An important editorial note: I have been emphatically informed that all these happenings are not unique to me. Other people experience the same things, perhaps not as frequently or extensively as I do. So, in the quest for self-definition (a worthy endeavor, I believe, for todo el mundo) the lists above do not make me one-of-a-kind. Enough Egocentric Self-Reflective Musings – Where’s the Torah in this Dvar Torah?
I’ve pulled out three books from my library about creative thinking – only a small portion of what’s out there: Genius by Harold Bloom, Uncommon Genius by Denise Shekerjian (a study of MacArthur Fellowship winners), and Arthur Koestler’s The Act of Creation. While each of the books has interesting chapters with insights about wandering minds, non-concentration, self-enforced relaxation, and “accidental” discoveries, after a while, I lost interest. This is why the lengthy material above isn’t really what matters to me.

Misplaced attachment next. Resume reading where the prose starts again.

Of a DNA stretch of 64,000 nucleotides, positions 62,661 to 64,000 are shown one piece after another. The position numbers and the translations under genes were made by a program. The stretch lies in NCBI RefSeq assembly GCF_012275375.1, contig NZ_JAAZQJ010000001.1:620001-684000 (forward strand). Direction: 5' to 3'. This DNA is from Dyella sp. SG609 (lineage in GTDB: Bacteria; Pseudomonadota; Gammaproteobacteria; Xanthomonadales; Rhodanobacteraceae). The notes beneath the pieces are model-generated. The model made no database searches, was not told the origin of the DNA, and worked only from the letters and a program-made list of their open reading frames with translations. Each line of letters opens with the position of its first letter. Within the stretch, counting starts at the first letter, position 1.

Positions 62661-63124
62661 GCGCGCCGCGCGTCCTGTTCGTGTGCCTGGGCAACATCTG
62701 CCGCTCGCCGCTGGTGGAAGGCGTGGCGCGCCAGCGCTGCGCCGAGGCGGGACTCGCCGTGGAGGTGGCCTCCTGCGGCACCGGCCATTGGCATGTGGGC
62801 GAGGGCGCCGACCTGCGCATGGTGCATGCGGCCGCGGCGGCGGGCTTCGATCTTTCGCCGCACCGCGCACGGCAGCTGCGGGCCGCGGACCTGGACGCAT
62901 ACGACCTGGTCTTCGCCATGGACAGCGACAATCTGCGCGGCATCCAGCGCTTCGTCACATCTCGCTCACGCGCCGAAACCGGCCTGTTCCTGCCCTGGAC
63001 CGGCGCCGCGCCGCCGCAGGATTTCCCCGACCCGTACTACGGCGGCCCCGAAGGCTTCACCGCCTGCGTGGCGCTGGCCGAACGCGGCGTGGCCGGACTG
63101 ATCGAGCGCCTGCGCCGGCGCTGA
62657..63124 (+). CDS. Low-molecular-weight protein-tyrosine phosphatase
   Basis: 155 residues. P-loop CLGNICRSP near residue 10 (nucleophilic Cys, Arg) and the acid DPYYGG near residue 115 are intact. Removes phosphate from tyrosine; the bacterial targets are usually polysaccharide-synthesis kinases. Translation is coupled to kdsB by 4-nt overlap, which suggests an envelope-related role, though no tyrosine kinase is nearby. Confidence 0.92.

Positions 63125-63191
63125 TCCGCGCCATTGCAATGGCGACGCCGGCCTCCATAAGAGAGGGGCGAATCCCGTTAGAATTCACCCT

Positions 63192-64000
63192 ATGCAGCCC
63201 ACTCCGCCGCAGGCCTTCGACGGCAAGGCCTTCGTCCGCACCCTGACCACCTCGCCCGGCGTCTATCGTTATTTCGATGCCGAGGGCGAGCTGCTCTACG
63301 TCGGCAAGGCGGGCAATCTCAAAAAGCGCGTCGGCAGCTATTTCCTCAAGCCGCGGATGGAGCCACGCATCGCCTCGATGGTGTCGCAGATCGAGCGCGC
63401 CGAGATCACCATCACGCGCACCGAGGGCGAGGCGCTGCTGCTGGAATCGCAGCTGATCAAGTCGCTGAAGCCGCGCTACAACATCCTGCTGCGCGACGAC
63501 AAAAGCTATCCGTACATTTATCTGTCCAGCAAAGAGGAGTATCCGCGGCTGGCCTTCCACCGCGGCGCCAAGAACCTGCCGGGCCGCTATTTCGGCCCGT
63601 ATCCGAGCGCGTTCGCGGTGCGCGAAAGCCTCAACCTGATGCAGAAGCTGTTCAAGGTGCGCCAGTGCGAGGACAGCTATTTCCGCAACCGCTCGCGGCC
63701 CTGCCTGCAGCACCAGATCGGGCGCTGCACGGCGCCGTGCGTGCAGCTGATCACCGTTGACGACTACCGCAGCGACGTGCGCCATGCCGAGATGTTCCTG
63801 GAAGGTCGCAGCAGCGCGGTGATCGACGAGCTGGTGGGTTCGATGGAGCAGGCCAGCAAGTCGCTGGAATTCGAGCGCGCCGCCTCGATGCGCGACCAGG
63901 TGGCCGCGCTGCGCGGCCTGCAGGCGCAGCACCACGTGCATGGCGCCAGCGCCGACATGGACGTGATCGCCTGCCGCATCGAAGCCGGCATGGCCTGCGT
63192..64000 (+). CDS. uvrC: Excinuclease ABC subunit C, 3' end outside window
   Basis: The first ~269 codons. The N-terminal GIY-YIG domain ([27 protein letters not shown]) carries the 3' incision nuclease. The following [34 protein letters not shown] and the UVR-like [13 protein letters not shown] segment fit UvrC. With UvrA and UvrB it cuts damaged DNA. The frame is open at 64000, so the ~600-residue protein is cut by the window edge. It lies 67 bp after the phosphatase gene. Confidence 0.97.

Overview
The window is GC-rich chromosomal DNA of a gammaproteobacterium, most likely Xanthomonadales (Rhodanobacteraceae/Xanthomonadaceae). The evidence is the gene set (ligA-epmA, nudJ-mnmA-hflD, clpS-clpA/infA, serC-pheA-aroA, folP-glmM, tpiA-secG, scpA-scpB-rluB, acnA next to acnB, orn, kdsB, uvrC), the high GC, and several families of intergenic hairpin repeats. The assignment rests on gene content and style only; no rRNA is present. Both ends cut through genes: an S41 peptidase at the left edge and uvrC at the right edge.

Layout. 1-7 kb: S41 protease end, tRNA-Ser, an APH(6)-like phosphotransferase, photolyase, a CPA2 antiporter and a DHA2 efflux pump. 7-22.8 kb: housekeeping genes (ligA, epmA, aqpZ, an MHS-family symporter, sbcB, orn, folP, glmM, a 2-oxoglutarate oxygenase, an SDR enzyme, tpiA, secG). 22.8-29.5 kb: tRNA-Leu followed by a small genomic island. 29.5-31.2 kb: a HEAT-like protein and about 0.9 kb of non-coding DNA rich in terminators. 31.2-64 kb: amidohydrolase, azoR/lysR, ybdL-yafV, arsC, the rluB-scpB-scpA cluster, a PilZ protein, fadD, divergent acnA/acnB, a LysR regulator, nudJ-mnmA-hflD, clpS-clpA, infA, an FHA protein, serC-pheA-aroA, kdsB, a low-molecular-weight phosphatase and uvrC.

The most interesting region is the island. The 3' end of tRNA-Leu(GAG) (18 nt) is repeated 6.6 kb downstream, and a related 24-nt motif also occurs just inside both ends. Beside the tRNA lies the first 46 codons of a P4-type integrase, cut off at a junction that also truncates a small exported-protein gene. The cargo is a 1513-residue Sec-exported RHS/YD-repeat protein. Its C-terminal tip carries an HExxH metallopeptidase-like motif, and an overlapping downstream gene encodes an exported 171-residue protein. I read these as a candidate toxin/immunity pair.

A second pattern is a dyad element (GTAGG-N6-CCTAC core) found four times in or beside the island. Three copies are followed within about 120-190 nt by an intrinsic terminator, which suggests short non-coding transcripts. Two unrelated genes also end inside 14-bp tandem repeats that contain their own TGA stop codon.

What does make a difference in my mind are people and their minds that led to great Mitzvah projects. I have discussed how these thoughts-to-action people got there in other places, so no need to mention that here. I just want to mention a few of the more than 100 people like this that I have met and what they came up with:
1. PK Beville, Second Wind Dreams, going into nursing homes and assisted living facilities, asking residents what their dream might be, and – whenever possible making them happen, usually for less than $50.
2. Dr. Will Rosenblatt, REMEDY, at Yale-New Haven Hospital recycling enormous amounts of still sterile and usable surgical supplies that would otherwise just be thrown out and instead sent to places that had none or limited supplies.
3. Judith-Kate Friedman, Songwriting Works playing music for Elders in nursing homes, who decided that residents themselves should be writing lyrics to the songs.